After his mighty "Hammerklavier Sonata," Ludwig van Beethoven continued with writing sonatas, but on a smaller and more intimate scale.
The "Sonata No. 30 in E" is a rare combination of nostalgia, youthful vigor and an antiquarian's love of baroque musical forms.
In the first movement, the music swims out of the void into being and the composer weaves passages that simultaneously project them forward and fall back into reminiscence.
The music becomes halting as if it is questioning it's own reason for existence. The movement is marked Vivace ma non troppo / Adagio espressivo (lively but not too lively & slow and expressive).
The second movement is dance-like, with some power and determination. Marked Prestissimo (fast as possible), this music contrasts humor and the old thundering Beethoven.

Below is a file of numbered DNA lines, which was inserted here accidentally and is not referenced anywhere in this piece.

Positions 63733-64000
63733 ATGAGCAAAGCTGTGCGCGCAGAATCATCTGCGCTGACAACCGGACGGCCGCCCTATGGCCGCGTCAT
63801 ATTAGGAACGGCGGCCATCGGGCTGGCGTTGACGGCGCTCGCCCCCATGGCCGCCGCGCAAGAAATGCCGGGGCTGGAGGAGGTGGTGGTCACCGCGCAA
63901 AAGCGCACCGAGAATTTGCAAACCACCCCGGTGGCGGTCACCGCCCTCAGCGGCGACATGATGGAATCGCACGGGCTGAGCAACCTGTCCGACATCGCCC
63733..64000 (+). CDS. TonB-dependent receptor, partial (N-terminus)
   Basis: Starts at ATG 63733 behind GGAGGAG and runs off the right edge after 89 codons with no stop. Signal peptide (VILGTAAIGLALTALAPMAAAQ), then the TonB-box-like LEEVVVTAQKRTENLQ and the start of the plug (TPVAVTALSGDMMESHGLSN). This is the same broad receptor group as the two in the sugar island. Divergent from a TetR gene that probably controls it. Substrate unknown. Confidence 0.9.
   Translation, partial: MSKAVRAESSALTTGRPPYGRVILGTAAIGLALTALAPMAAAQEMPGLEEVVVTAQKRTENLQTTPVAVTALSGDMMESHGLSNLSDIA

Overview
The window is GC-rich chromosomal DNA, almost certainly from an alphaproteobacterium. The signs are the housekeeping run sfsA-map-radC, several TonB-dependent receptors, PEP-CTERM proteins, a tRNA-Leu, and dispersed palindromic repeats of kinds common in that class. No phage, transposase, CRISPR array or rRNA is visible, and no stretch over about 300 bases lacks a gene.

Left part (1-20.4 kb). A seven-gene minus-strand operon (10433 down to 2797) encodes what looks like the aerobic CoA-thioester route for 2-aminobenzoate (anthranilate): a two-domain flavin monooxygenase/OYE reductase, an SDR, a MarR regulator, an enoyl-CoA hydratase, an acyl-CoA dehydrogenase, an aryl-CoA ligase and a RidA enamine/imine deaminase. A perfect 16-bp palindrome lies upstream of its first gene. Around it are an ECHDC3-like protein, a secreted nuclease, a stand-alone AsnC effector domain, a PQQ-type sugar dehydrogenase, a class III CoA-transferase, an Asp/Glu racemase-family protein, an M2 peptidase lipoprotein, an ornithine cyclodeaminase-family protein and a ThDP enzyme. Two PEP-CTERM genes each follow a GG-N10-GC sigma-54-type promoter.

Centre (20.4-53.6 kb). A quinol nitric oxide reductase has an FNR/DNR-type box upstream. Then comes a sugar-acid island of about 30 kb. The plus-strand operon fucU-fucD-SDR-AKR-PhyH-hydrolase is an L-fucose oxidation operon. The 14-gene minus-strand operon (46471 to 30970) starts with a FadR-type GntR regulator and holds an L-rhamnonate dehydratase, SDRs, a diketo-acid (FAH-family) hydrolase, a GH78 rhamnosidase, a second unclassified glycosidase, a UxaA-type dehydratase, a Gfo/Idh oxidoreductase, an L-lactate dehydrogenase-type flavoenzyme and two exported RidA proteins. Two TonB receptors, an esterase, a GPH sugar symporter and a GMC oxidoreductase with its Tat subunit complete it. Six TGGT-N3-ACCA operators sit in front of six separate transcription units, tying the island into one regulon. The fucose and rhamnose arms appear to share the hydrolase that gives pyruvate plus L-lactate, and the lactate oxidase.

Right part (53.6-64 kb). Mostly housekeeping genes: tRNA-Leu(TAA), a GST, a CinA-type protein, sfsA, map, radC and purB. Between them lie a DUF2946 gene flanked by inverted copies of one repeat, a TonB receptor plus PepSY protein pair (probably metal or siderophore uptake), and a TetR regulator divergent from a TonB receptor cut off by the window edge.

The third movement is again the payoff of the sonata. Unlike the 28th Sonata in A, where the finale brings together all the components of the previous music, the last movement of the 30th sonata is an interior conversation.
Marked Gesangvoll, mit innigster Empfindung, Andante molto cantabile ed espressivo. This theme and variation movement is part reminiscence, self rebukes and dreaming of a better existence.
It was precisely these qualities that the producers of the film "The Girl in a Swing" saw when they used this music to paint the chameleon-like moods of the haunted character of the beautiful Karin - the doomed.
The sonata is dedicated to the daughter of Beethoven's long-time friend and supporter Antonie Brentano.
Hear this exercise in shifting moods, Beethoven's "Sonata No. 30 in E" tomorrow morning, April 25, in the 6 o'clock hour on KPAC 88.8 FM, your Classical oasis.